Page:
Mindfulness practice looks different for everyone. It can include yoga, meditation, or deep breathing and can be practiced individually or with others. A wonderful benefit of practicing mindfulness as a family is that it can fuel connection and create fun memories. It also gives our kids (and us for that matter) a much-needed break from screen time. Now that we know what mindfulness is and how it can be beneficial, here are three ways to incorporate it into your family’s daily life, starting this summer!
Observe the Sky
Spread a blanket out on the grass and take some time to stare at the clouds. What shapes do you see? Are there any animals or people? Spend about 15-20 minutes really studying and observing the sky. Take notice of how the clouds roll along. Are there any changes in the shapes that you saw initially? Did a cloud look like a dog and change to a giraffe? This is a wonderful way to introduce the idea that our minds can act like the sky: thoughts float through and change on their own. We can take the time to watch our thoughts in our minds like we watched the clouds.
Change it up: Try this on a particularly starry night! How many stars can you count? Do you see any constellations?
Get Outside for the Popsicle Challenge
Eat a Popsicle on a hot day! Except this time, do it mindfully. Challenge your family to be completely silent until they finish the whole popsicle. Really encourage them to use their senses while eating. What flavor do they notice? Do they hear anything while they’re eating? What does the popsicle smell like? Does the popsicle start to feel different in their mouth as it starts melting? Was it hard to stay quiet the whole time?
Change it up: Try this mindful eating with delicious summer berries or some refreshing lemonade after a fun family bike ride.
Take Your Senses on a Walk
Go for a walk in your neighborhood and ask your family to notice 10 things they’ve never paid attention to before. Maybe it’s the color of the neighbor’s front door or how many different types of flowers they can find. Maybe there are different sounds or smells that they notice too! Start a conversation about why these things have gone unnoticed. Mindfulness involves slowing down and observing, so this activity is great to turn movement into mindfulness practice!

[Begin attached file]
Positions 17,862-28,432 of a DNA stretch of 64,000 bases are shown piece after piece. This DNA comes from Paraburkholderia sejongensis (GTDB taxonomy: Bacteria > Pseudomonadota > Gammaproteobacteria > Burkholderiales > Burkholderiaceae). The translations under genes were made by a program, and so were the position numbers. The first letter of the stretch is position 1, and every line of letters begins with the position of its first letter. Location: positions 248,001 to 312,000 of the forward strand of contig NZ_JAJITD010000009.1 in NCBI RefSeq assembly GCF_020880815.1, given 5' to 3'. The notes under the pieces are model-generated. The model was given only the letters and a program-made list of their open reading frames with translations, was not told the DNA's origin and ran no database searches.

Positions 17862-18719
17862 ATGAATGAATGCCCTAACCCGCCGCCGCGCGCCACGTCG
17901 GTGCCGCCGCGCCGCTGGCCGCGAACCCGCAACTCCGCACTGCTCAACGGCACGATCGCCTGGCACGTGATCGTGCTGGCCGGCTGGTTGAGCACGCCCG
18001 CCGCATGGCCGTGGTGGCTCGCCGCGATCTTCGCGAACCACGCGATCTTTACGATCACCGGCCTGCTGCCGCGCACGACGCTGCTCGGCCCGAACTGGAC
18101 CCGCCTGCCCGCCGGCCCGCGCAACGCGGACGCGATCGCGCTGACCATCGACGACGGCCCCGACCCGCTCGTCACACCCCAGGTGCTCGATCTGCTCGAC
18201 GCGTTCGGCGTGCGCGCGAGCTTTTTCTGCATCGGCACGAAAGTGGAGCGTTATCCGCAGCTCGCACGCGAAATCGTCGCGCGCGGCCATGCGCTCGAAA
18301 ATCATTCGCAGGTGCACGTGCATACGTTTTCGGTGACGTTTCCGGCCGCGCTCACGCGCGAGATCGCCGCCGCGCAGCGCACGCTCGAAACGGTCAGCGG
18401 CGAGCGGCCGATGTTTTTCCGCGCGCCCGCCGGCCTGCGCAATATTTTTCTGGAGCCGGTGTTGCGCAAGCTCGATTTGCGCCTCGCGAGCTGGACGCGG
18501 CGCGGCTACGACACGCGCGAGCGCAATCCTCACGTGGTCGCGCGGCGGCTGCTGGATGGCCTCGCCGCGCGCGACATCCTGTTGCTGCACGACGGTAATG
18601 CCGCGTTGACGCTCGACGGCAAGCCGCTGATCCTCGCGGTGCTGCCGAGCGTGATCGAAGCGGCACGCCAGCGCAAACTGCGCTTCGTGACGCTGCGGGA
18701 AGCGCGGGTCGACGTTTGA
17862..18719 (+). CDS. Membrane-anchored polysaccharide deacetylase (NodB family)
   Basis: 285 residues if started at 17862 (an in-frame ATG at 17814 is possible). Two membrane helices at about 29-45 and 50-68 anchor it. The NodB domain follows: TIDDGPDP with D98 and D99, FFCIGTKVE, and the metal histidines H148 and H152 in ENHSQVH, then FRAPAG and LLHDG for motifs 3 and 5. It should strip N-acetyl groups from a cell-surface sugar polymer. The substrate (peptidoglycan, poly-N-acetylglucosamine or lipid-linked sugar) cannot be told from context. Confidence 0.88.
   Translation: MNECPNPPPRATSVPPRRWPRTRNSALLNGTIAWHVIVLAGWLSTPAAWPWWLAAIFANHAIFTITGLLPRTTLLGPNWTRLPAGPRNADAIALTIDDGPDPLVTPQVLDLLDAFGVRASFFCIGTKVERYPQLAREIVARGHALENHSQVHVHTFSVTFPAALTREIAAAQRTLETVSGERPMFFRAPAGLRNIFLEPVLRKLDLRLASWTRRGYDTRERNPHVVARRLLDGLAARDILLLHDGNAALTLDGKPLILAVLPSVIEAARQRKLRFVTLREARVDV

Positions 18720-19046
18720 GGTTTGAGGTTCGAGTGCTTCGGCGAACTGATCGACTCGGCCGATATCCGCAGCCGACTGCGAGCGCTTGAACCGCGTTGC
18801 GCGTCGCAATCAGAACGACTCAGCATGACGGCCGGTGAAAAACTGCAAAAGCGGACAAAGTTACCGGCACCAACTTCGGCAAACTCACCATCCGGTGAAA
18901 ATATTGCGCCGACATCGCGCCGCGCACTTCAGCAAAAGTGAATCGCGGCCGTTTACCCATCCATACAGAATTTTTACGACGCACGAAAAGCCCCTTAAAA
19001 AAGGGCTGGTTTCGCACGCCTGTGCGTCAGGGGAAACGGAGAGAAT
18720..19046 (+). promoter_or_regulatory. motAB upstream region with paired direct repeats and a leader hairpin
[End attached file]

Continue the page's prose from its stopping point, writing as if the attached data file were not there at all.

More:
Change it up: On a particularly stormy or steamy day, try a listening walk at the mall! What sorts of foods do you smell at the food court? How many voices do you hear walking through the halls? Are there stores you’ve never noticed before?
-Posted by Erin Futrovsky Gates
What are the first associations that pop into your mind when you think of the traditional American Thanksgiving holiday? Turkey and pumpkin pie? Football? The long and tedious hours of travel that you are about to endure? The family arguments about politics you are about to suffer through? While many things come to mind for most of us, the ideas of “thankfulness” or “gratefulness”, which are inherent in the Thanksgiving holiday, can often seem to be mostly forgotten.
Before the election my colleague Stacey Schwenker posted an excellent blog on striving to thrive during the holidays. Since then we have seen stress levels skyrocket as folks are contemplating a Thanksgiving with family members polarized across the political divide. Whether you are facing one holiday meal or a few days of enforced family time, does thought of the upcoming Thanksgiving feel overwhelming or horrifying? If so, here are some ideas that might help you navigate this minefield.